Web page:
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Fall 2008 Table of Contents
Versión Español de este artículo (Spanish Version)

By William “Bill” Daugherty, Superintendent, Texas School for the Blind and Visually Impaired

Abstract:  Superintendent Daugherty describes his first year back in Texas.

Key Words:  Texas School for the Blind and Visually Impaired, TSBVI, Superintendent Bill Daugherty, blindness, visual impairment, News & Views, Texas Focus


I have been back in Texas and TSBVI for over a year now after a 14 year stint in the Midwest, and much like Dorothy—or Ashley for fans of our school’s hit production of Oz—I know I’m not in Kansas anymore. It seems I’ve experienced more in the past months than I did in all my time up I-35 North. Much of this has to do with my adjustment to a new organization that is undergoing a lot of changes, but also to the extremely dynamic and diverse nature of our state’s many early intervention, K-12, higher education, and adult services shareholders in Blindness and Visual Impairment.  Simply put, Texas has got it going on like no place else in the country, and I have to run hard to keep up.

Attendance at this past summer’s Texas Focus conference of over 300 parents and professionals would be more than Oklahoma, Kansas, Nebraska, Iowa, South Dakota and North Dakota combined. That’s the pasture from the Red River all the way to Manitoba. But it was the quality of the presentations as much as the size that was impressive.  There were great opportunities to hear from out-of-state guests like Tanni Anthony and Barbara Miles—the two I was able to catch—and our homegrown leaders with so much knowledge to share that showcased how lucky we are and how hard we have worked to get our state to this state of excellence and promise.  Walk out in the hotel lobby and advocates like Marty Murrell were organizing legislative efforts that benefit us all.  Yes, the place was hopping.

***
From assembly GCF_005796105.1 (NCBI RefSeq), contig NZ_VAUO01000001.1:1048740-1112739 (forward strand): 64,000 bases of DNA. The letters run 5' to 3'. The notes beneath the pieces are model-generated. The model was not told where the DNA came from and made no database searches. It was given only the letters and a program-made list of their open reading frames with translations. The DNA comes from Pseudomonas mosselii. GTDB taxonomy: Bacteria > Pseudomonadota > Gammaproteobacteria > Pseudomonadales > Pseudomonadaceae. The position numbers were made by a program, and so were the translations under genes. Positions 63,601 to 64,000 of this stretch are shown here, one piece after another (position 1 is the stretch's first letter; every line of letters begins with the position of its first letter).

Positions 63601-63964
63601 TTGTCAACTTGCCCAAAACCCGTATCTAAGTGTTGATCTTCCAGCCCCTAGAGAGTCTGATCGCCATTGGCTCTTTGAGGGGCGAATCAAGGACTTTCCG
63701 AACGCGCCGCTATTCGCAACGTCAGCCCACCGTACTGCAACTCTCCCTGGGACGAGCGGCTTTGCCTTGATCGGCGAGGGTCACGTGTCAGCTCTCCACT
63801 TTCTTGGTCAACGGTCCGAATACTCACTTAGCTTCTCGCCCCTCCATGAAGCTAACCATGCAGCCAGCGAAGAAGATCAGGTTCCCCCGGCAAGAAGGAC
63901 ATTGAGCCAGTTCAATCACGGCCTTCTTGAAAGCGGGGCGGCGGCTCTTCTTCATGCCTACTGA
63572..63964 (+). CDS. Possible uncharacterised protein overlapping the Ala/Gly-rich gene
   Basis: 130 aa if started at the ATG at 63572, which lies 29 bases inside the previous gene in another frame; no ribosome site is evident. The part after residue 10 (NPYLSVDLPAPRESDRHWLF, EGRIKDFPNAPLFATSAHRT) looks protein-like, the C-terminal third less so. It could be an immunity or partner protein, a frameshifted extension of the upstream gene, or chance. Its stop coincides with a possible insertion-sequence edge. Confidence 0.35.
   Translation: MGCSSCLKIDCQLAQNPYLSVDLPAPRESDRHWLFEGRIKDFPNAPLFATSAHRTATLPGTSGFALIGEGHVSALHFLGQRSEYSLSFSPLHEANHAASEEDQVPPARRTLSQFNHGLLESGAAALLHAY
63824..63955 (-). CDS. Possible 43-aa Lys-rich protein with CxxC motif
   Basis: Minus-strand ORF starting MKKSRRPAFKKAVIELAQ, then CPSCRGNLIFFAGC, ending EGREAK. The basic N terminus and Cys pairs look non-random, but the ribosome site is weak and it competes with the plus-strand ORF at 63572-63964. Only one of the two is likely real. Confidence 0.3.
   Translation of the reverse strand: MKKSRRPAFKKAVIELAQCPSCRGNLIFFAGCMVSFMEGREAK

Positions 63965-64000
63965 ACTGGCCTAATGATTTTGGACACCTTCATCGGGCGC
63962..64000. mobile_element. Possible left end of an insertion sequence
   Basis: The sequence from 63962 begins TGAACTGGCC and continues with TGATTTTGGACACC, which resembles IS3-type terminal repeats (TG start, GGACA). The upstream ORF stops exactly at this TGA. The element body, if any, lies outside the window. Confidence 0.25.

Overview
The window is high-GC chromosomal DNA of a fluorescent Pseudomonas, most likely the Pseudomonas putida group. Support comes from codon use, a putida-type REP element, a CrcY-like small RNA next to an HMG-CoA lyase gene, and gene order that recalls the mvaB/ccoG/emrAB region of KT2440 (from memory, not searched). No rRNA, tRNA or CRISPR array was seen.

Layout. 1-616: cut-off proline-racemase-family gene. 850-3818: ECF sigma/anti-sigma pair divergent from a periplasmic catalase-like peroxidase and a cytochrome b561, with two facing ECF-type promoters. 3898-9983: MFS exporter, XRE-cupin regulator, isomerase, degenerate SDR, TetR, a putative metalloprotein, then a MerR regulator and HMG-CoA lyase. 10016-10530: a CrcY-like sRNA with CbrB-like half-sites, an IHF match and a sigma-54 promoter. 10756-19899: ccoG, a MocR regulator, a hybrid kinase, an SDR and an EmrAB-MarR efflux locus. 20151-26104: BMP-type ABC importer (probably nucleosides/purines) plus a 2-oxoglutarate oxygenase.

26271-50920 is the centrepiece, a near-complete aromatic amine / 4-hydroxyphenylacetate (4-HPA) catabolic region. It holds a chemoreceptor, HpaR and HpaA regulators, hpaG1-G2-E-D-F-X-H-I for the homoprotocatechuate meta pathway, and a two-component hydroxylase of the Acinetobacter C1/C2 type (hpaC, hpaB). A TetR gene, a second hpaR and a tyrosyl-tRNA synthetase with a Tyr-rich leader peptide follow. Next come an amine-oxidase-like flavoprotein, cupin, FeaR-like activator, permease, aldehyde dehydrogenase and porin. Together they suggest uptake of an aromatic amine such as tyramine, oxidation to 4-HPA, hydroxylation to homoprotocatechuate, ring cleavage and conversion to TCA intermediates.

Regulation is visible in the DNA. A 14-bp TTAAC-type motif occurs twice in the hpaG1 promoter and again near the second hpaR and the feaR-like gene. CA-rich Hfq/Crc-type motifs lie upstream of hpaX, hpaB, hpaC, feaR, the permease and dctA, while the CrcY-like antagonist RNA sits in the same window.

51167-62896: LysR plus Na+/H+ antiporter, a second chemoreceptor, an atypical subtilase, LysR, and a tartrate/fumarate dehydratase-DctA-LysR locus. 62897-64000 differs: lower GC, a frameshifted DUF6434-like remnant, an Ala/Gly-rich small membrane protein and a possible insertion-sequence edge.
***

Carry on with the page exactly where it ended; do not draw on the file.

As a returnee to Texas it is clearly visible that there is a solid and growing network of families, educators, consumers and service providers who are meeting together with the goal of ensuring that visual impairments and blindness, and disability in general, not be barriers to the good life.  I point out this observation as a one-time Texas itinerant TVI/COMS working in relative isolation in the late 70’s and 80’s, and as a person who has had the chance to visit many other states, as a reminder and encouragement to the many of you who have been or will be instrumental in the uncommon success our field enjoys here at home.  Progress over the past 30 years has been remarkable, and a child with a visual impairment born today, or a professional just now entering the field, will have many opportunities that developed from the daydreams and discussions and efforts of past decades.

An educational and medical mission to Nigeria in March—my first real trip out of the USA—was a jolting reminder of how good we have it here and how important it is to protect and grow what has been built.  With all that we have, there are still individuals with visual impairments and blindness who will be needlessly burdened by institutional and societal barriers, and many educators and service providers who will not enjoy the professional development and sense of community that comes through opportunities like the TAER and Texas Focus gatherings.

One of the primary keys to our common success is coming on strong and with increased clarity:  families. No one and no group can advocate for the achievement of our common goals quite like parents can.  Have the TSBVI Superintendent go before the legislature to push for this or that to improve our statewide situation, and there will be polite interest; have a parent tell their story and suddenly there is the type of empathy and connection that leads to results. I encourage all of us promote the power of parent partnerships as the Way to raise all boats.

To end on a personal note, it is so great to be home.  The food, the music, the Hill Country, and just the style of the place is scratching an unconscious itch I’ve had for the past 14 years.  People have been so kind and welcoming, including the legions of folks who have made it their personal mission to get me some company in the form of a dog.  TSBVI is rebuilding its campus, developing many fine new initiatives, and improving on what is in place.  Our state system as a whole is in its best shape ever, and I couldn’t be more pleased to be working with all of you to move the agenda forward.